The body of the sip is interesting too; somewhere in between where the watermelon eases up and the honeydew takes over there are a lot of very strong apple notes and some very vague mango and pineapple notes. I’d say they mostly create a tropical fruit vibe rather than make an impact as unique, stand-alone flavors though.
This was really enjoyable, and I think quite different from any other white blend that DT is currently offering, let alone any of their current blends. I really, really like the way they do Honeydew flavors; I’m thinking in particular of Honeydew Mate and Cool Cucumber (two seasonal blends). I loved both quite a bit (I still have some Cool Cucumber), and they definitely honed in on that awesome honeydew flavor. While DT’s watermelon can get too sweet or artificial, honeydew is a flavor they have successfully nailed. If you’re a fan of either of those two blends I absolutely 100% recommend giving this one a shot.
So I tried an in store sample of this, but was pretty unimpressed by it – something about the dry smell really interested me though, so I decided to still purchase some to try at home. When I got home and was trying to decide how to prepare this one it hit me that it smelled very juicy and sweet and that those flavours would probably apply well to tea soda. So that’s how I’m trying this one!
And really, wow. The flavour change between my own prepared tea soda and the weak iced sample I had in store is dramatic. Based on the iced sample, I wouldn’t have been inclined to buy this but going purely off the tea soda I’d say I would 100% pick up at least a little more to try and recreate the flavour.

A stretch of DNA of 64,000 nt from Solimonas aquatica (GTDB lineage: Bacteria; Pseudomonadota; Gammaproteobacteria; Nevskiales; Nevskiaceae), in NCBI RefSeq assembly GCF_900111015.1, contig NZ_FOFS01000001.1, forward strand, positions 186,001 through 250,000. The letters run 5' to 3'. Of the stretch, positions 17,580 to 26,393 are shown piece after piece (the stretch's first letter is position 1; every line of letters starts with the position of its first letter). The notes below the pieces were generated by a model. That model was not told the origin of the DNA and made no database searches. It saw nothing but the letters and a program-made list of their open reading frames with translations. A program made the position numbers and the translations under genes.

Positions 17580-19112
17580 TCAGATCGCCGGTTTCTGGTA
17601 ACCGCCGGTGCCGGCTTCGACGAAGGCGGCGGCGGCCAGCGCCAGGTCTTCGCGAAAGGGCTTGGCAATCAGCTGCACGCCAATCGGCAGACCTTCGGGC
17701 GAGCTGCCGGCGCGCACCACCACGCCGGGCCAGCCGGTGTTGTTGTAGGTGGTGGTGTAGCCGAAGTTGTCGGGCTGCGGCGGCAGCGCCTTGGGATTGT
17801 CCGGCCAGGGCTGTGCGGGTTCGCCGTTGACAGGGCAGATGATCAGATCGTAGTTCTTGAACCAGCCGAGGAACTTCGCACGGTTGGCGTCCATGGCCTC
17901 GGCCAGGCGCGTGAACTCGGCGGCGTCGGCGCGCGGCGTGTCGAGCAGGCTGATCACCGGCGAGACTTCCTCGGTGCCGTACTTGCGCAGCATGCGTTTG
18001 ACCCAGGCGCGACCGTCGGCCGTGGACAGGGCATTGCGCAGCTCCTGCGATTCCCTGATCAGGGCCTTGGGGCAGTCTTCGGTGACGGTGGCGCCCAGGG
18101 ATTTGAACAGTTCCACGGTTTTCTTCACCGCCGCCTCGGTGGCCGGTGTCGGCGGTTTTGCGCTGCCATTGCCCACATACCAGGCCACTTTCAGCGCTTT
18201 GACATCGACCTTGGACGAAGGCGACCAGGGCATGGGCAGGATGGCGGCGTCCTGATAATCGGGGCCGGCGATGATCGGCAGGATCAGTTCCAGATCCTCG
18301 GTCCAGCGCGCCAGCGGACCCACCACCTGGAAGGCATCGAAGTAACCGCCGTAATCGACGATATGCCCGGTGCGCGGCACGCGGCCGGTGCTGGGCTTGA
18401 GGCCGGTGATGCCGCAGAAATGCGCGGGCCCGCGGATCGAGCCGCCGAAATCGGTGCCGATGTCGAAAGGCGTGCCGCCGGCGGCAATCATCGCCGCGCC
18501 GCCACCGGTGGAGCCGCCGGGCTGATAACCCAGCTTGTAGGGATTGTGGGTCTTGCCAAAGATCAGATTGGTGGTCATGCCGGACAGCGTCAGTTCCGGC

The peach is very strong, fresh, and sticky sweet tasting. I’d describe it as Fuzzy Peaches meet Peach Bellini meets Peach Schnapps, and you all know how much I love my peach schnapps. It does a great job of navigating away from overly artificial or cloying territory though.
The touch of sweeter but also slightly tart green apples stops this from being totally monotone in flavor, but really that secondary flavour is all this needs – the absence of blackberry doesn’t disappoint me. This is just a simple, fun tisane that’s incredibly hydrating and energetic with the peach candy flavour. I can’t get enough of this one; and just writing about this tisane soda has me craving it again so badly; I’m sure a restock will be in my future – I think the question is just how much I’ll be picking up.